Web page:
Saturday, February 26, 2011

How to Fight Distraction

Even famous actors succumb to distraction

As with all battles within which I am both the hero and the villain, I often find the fight against distraction to be extremely difficult. By distraction I mean any activity or thing that detracts from my ability or willingness to engage in tasks that are a more productive use of time or that are more urgently pressing. At this point in history the sources of distraction surround us entirely, entice us irresistibly and are able to grab hold of our attention for obscene amounts of time.

The most invidious aspect of distraction is that many times it's easy not to realize that you're being distracted. Some forms of distraction are obvious, such as image boards or YouTube. However, some activities, such as reading news sites or tech boards (Slashdot, Reddit, Digg anyone?) or sorting e-mail may seem productive while you're doing them; but on closer inspection, you may realize the contrary.

Of course, distraction isn't always bad. You can't focus your efforts entirely on work, all the time - adopting the lifestyle of a crazed workaholic leads to burnout and, well, the lack of a life. However, at some point the distraction becomes counter to your best interests, and perhaps even unhealthy. When I notice this happening I feel guilty for squandering time and energy that could be spent much more wisely. As a college student, succumbing to such a level of distraction often means sub-par grades or many long nights spent catching up on work that should have been completed long ago. To help myself, as well as others (but mostly myself, of course), I've decided to compile this humble list of tips to fight distraction that I've found to be helpful in the past.


If you watch this instead of doing homework,
then (like me) you may have a problem
1. Continuity Mentality
If you have a task that requires several hours to complete, such as completing a programming assignment or studying for an exam, it is essential to devote large, continuous blocks of time rather than small segments interspersed by distractions such as checking message boards or chatting with friends. When faced with such tasks, make an effort to put all other things on hold so that you may concentrate your focus for the length of time demanded. The reason for this is that being interrupted by a distraction takes your mind off of the work, and putting yourself back in the right mindset requires a start-up time penalty that adds up quickly.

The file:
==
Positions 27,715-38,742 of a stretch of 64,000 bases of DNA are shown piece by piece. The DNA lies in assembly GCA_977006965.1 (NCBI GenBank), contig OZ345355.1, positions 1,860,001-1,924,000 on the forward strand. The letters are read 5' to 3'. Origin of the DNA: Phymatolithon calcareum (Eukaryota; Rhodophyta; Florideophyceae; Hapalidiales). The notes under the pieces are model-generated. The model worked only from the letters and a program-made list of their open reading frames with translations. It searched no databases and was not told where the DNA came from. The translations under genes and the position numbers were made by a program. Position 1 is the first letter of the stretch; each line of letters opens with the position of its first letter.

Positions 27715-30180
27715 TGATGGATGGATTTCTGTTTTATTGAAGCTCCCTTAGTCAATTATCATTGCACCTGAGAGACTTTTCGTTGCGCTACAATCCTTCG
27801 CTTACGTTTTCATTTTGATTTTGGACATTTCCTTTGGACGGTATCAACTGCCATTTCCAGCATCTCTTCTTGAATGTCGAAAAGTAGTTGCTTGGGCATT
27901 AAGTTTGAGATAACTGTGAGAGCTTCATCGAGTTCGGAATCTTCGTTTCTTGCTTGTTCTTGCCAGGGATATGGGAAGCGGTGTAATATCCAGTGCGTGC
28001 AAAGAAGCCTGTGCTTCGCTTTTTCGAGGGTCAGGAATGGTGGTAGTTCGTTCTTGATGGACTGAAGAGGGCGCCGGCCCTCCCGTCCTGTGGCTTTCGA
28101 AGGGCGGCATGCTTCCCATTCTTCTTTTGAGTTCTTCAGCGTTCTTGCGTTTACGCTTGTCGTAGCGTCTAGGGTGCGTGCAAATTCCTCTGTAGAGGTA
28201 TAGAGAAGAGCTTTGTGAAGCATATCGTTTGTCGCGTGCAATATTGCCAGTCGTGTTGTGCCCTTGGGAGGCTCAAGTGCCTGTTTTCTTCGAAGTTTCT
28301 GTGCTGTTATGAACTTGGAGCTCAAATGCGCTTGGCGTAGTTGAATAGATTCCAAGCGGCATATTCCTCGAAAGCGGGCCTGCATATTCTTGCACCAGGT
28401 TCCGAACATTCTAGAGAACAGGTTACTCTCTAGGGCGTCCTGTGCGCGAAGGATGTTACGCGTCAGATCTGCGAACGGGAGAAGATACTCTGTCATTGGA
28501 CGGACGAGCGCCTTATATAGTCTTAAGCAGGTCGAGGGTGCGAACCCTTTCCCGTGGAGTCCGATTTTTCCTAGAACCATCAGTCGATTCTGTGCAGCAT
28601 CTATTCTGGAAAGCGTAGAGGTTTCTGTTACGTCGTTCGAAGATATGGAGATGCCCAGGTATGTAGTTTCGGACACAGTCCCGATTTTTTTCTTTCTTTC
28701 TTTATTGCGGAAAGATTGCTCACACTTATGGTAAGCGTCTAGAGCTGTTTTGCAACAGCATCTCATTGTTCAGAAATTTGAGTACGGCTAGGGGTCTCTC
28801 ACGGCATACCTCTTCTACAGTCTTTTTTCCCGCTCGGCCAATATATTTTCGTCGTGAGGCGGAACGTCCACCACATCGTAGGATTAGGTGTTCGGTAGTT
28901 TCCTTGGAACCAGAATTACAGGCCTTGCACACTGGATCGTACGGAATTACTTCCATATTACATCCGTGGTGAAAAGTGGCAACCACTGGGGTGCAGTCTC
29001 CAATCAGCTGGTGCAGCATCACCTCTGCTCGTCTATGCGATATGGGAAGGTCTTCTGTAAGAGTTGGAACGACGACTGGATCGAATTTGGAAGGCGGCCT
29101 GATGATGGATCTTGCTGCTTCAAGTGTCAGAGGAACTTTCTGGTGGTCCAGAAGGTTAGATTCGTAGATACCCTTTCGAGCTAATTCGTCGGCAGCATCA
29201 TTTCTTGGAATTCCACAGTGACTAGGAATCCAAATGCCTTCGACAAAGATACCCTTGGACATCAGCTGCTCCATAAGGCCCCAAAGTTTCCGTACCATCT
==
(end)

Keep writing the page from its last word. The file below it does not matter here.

2. The Judging Eye
When I'm having trouble getting out of bed in the morning, or if I'm engaged in a particularly egregious act of procrastination (such as watching anime or other television shows), I find it helpful to imagine my conduct being witnessed by a parental figure or someone whom I look up to - maybe a coach or a professor, or a particularly over-achieving peer. What would they think if they saw me watching Jersey Shore instead of working on my assignment? Or if they saw me having difficulty getting out of bed after a solid nine hours of sleep? Often times, such self-talk and visualization is extremely effective.

Women: one of the many, most fatal
sources of distraction
3. Location and Rewards System
Obviously, when you need to get work done it's important to situate yourself in a place where distraction will have a hard time finding you. I find it very difficult to study in my room. Libraries, however, are perfect, because they are filled with people who are also doing work, and being the odd-one-out (e.g., watching Hulu in a computer lab) will make you feel guilty if you have any iota of conscience. In addition, if your case of distraction is particularly severe, you may find it helpful to use a second computer as your "work" computer - perhaps a netbook would suit the purpose - while reserving your main computer for leisure and distraction.

I find also sometimes find it helpful to make deals with myself - e.g., two hours of serious studying will earn me one hour of serious video gaming. However, your mileage may vary - that one hour of video games may easily transform into several.

12 comments:

  1. 1:1 for me...
    great blog, following ;)

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  2. Agreed with obi. Definitely following.

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  3. The jumbling eye! Love it man! Keep up the good work!

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  4. especially useful when there are exams >_<

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  5. I couldn't really read the last part... I got kinda distracted

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  6. Yeah, the only thing I can see in that post is that asian chick. Good post in all though, haha. Following you for more useful infoz.

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  7. sorry but that girl TOTALLY distracted me! ha

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